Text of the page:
Good job bringing this to light. People won't realise how huge the problem is and municipalities are woefully ill equipped to...
Agreed; mining can never be sustainable, but then how do you get the metals to make all the things you need in the course of...
Very good piece.
dow Chemical has been asked to clean-up its act in the us. It's been charged with
spreading contaminants. This comes soon after a row in India over shifting of toxic waste from the Union Carbide factory (owned by Dow) in Bhopal
to a facility in Gujarat (see 'Eyewash', Down To Earth, July 15, 2007). On June 27, the us Environmental
Protection Agency (epa) notified Dow that it must immediately start cleaning up three dioxin-contaminated hot spots
located along almost 10 km downstream of its plant in Midland, Michigan, by the Tittabawassee river.
The Dow plant is spread over 769
hectares.Dow has operated its manufacturing facility on the shores of the river since 1897, and over the years, it has manufactured a number of
chemicals, including mustard gas, Agent Orange, napalm, and pesticides like 2,4,5-trichlorophenol, 2,4-d and Dursban
(chlorpyrifos), which create dioxin as an unintended byproduct during production and/or disposal.
Studies conducted in 1986 at various locations including schools, parks, and community areas showed elevated levels of dioxin, which prompted
issuing advisories to avoid local fish, eggs, meat and minimisation of contact with contaminated soils. In 1996, epa
authorised the Michigan Department of Environment Quality (deq) to oversee the implementation of Dow's corrective
action responsibilities. However, due to constraints within deq, there was only limited follow up done on contamination
in the region.
Another study by deq, between December 2000 and June 2001, was mired in controversy. The study found that the
dioxin concentration ranged between 33 parts per trillion (ppt) and 7,261 ppt in the 34 samples collected. The results of the study were kept in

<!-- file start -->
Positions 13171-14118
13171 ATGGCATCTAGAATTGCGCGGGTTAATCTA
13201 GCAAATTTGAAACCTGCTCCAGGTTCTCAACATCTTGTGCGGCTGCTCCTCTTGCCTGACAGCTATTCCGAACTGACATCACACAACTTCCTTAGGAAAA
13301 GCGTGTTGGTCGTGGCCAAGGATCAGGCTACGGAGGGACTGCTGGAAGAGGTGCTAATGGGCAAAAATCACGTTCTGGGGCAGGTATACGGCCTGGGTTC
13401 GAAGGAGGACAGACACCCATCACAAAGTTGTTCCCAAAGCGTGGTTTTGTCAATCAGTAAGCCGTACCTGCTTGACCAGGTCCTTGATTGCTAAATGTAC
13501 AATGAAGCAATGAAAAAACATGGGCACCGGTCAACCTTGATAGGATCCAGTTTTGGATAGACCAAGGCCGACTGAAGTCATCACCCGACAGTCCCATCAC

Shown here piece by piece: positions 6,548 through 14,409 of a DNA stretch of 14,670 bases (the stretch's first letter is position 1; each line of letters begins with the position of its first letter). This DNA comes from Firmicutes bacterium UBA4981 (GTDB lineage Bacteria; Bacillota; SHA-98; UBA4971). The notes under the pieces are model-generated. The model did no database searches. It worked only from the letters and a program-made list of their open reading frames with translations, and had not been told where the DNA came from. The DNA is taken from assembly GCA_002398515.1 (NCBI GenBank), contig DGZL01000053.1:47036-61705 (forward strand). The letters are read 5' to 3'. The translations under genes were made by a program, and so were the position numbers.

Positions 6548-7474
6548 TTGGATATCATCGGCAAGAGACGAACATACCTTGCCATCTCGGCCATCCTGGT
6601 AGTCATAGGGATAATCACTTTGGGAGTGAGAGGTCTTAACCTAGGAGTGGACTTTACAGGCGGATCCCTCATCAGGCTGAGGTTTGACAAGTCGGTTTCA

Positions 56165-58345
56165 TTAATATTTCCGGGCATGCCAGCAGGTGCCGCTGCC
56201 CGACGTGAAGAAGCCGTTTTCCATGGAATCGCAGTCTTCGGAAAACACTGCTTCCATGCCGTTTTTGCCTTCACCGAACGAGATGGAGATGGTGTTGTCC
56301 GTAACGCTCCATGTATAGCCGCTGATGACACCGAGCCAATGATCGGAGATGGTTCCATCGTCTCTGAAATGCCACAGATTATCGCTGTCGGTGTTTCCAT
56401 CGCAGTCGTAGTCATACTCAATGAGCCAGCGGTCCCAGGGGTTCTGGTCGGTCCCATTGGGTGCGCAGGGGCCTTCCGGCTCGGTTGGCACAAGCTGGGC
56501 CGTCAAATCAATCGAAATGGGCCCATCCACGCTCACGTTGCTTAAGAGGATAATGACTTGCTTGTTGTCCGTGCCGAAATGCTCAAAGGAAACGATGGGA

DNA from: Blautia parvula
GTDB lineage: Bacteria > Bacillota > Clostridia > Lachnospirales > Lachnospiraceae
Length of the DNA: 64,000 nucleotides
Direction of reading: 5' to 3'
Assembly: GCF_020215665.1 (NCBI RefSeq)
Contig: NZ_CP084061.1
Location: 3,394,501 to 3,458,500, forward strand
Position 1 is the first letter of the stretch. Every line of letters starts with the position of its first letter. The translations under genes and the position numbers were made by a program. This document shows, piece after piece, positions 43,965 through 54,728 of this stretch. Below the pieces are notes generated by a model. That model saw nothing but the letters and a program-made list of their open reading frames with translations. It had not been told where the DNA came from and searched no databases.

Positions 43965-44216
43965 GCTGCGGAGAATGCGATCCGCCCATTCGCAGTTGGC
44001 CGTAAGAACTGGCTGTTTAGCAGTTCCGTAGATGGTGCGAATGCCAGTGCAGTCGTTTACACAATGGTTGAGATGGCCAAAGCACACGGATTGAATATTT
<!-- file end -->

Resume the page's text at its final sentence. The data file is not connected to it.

wraps and came to public notice only when a deq official tipped off a local environmental group about the results. The
documents revealed that the dioxin concentration was 25 times higher than the residential direct contact criteria of 90 ppt. They also brought to
light the nexus between deq and Dow to downplay the dioxin threat in the region.
The nexus also entailed a "secret deal" between the two to create a dioxin zone with permissible limit of 831 ppt in the region. The deal, however,
fell through in the wake of public and political pressure. As an explanation, Robert McMann, deq spokesperson, said that
there were divergent views on the dioxin contamination and on the role of Dow in the community and therefore, they ( class='UCASE'>deq) wanted to work with Dow to come up with a plan without being pulled in multiple directions by different stakeholders.
Tracey Easthope, director of environmental health with Ecology Center, Michigan, says the differences are because of the fact that
Midland is a Dow town and a lot of people work in the Dow plant. But that does not give either Dow or deq the liberty
to not share information on dioxins, she says.
In 2003, Dow submitted a clean-up plan to deq. But that was full of loopholes. deq in turn,
sent the plan back to Dow, which submitted a revised plan only in December 2006.In November 2006, before the submission of the revised plan, Ann
Arbor Technical Services, an agency hired by Dow, identified several hot spots along a 9.5 km stretch of the Tittabawassee river, and noted that
the areas were contaminated with dioxin levels up to 87,000 ppt, far in excess of the state requirement of 90 ppt. The hotspots are areas of
concern as they are subject to flooding and erosion, which could further spread contamination.
McMann said that although not much clean-up was done in 2004-05, Dow had put up boardwalk along the river to warn people about the dioxin
contamination. But Kathy Miller, a resident, says that they felt they were being held hostage in their own homes because they had to constantly
wear masks and not allow their children to come in contact with soil. "Just informing that there are contaminants isn't enough," she said.
usepa on July 7, 2007, reacted to Dow's revised plan saying, "Dow's description of historical plant operations and
waste management practices has significant deficiencies. Dow has provided no specific information about the many hazardous constituents released
by it into the watershed." epa has also raised other issues such as Dow failing to report on environmental monitoring
data to deq, and seeking confidentiality on public documents.
While Dow has agreed to comply with epa orders, both Dow and deq are baffled at
class='UCASE'>epa's "sudden order" and "strict action". Community groups, however, have welcomed epa's
move and are hopeful about the clean-up.